News from BWCS

BAI Adds Mobilitie and More WiFi on Trains Contracts to Growing Portfolio

Fri 15 Oct 2021

BAI Communications has continued its relentless expansion in the world of on-train WiFi. This week it completed the take-over of Mobilitie, a large US telecoms infrastructure owner. News of the agreement had first been leaked back in June of this year.

Asa result of the deal, BAI has taken on Mobilitie’s portfolio of assets, which span telecoms infrastructure contracts with transit operators in San Francisco and Seattle, as well as 220 large public venues’ DAS networks, 10,000 small cells and 300 tower sites across the US. Clearly this portfolio, plus the team of experts that go with them will complement BAI’s existing US ownership of Transit Wireless. BAI now says its focus is to expand its neutral host 5G connectivity solutions across major city transport networks, public infrastructure and large venues.

Mobilitie is perhaps best known currently for its work with San Francisco’s Bay Area Rapid Transit (BART), where it is the key player in a hugely ambitious four-stage plan to bring WiFi and 5G services to the trains and tunnels. The scheme will see the transit operator install WiFi along its 131 miles of track and 50 stations and in all of its new 775 train carriages. Other local agencies such as San Francisco Municipal Transportation Agency will follow suit.

The project is designed as a revenue sharing agreement between BART, SFMTA and Mobilitie. Over the initial 20-year term, the programme will generate a series of minimum guaranteed payments and revenue share amounts, as well as substantial infrastructure investments by Mobilitie. BART expects to generate more than US$243 million over 20 years at no direct cost to itself. It will do this by leveraging these systems to generate revenue from telecommunication businesses through licensing and access.

The first tranche of work will see 5G cellular services added to all SFMTA (Muni) tunnels, including the new Central Subway. These serve 11 miles and 11 underground stations. BART is leading this project following a unique agreement between BART and SFMTA, approved by their respective boards, to work together to offer better services while generating revenue. Although some areas will be ready sooner, this project is scheduled to complete work in all three tunnels by mid-2022.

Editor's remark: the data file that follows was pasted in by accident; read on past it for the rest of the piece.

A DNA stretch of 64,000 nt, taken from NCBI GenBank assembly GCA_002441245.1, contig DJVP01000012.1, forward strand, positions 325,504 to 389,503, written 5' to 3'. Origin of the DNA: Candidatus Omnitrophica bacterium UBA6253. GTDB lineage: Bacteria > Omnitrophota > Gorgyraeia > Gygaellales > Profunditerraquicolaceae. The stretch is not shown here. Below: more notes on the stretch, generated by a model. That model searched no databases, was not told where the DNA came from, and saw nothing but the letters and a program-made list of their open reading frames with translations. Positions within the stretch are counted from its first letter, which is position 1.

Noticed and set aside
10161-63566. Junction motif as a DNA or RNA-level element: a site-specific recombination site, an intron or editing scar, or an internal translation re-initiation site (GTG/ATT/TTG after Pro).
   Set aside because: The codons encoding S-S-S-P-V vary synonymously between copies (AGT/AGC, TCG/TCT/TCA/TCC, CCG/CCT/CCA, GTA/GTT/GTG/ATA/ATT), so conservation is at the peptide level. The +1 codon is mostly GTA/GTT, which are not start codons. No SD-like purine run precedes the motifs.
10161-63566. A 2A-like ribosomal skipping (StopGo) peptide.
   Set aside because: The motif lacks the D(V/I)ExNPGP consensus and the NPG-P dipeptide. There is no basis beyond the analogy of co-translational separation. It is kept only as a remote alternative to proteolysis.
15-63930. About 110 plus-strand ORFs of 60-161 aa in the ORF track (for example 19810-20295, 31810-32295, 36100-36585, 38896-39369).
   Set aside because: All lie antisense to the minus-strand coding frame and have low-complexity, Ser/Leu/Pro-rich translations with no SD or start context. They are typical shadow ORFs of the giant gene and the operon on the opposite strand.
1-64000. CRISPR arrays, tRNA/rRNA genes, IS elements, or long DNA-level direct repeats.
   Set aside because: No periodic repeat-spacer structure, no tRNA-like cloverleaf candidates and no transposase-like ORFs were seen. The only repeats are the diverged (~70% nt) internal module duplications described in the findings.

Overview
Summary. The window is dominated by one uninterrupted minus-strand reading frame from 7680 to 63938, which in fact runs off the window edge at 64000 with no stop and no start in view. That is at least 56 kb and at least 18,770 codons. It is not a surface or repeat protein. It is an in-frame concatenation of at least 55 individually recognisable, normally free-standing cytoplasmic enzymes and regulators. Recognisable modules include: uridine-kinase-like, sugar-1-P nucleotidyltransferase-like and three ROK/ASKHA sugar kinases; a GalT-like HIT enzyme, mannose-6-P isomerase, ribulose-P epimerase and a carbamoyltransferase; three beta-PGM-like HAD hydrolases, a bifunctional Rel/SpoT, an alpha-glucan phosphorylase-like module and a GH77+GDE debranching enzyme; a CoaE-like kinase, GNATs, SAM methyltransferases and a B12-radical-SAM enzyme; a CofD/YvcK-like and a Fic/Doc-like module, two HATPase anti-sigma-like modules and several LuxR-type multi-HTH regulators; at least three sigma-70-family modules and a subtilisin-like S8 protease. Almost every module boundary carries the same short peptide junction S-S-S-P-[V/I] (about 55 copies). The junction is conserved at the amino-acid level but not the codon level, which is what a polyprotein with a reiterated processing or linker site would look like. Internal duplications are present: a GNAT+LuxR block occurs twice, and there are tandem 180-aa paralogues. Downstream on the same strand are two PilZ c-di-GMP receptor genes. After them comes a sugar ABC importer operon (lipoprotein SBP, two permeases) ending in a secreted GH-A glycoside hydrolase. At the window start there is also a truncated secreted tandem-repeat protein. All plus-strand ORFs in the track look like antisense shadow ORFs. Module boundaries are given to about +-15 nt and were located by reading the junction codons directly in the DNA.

The second load of work will see WiFi installed in all BART stations, covering platforms and outer areas around the ticket halls. This project is scheduled to be completed at all stations by autumn 2024.

Project 3 is where the WiFi finally makes it on board the trains. This is due to happen network-wide by 2025. Besides passenger WiFi services BART says the new system will allow it to offer real time information and emergency alerts through the digital monitors and to provide BART police with real-time access to security cameras.

The trackside network to support on-board WiFi will consist of approximately 150 short, low-profile poles. The poles, which will be used to in-fill the cellular network, will also provide improved mobile connectivity to those living in the surrounding area, extending up to a half a mile from the track. BART can also incorporate lighting to the poles in the areas where it thinks this will benefit communities.

The work on the WiFi on trains system is due to begin in the third quarter of this year.

Finally, underpinning all of this work, is a new fibre optic cable network which will be installed along some of BART and SFMTA’s Rights-of-Way. This will be used for the new wireless connectivity systems and to expand BART’s current fibre licensing business. These will include fibre options to improve communication networks and broadband internet services and support for carrier hotels and data centre connectivity.

Construction of the new 160-mile fibre backbone is currently underway and spans the Transbay Tube, an underwater rail tunnel, to connect Oakland and San Francisco.

In some ways BART is repeating history – for this isn’t the first time it has entered into a 20-year contract with such a provider. In 2014, BART terminated an agreement it had reached in 2009 with WiFi Rail, after the company had begun providing Wifi at some stations. WiFi Rail had planned to expand the service and offer customers hourly, daily and monthly rates plus a free ad-supported option, according to the East Bay Times.

At the time, BART said in a statement that it was ending what it called a "trial" of the WiFi service. The agency added that the service had only ever been available in downtown areas of San Francisco and Oakland and in only 5% of its fleet. For its part, WiFi Rail accused BART of reneging on its exclusive contract and took legal action.

Track-side connectivity and on-board WiFi provision will be the main subjects of BWCS’s WiFi on Trains Conference in London on the 16th and 17th of November.

The full list of speakers at this year’s Conference is available here … where you can also sign up for our Free WiFi on Trains News Service.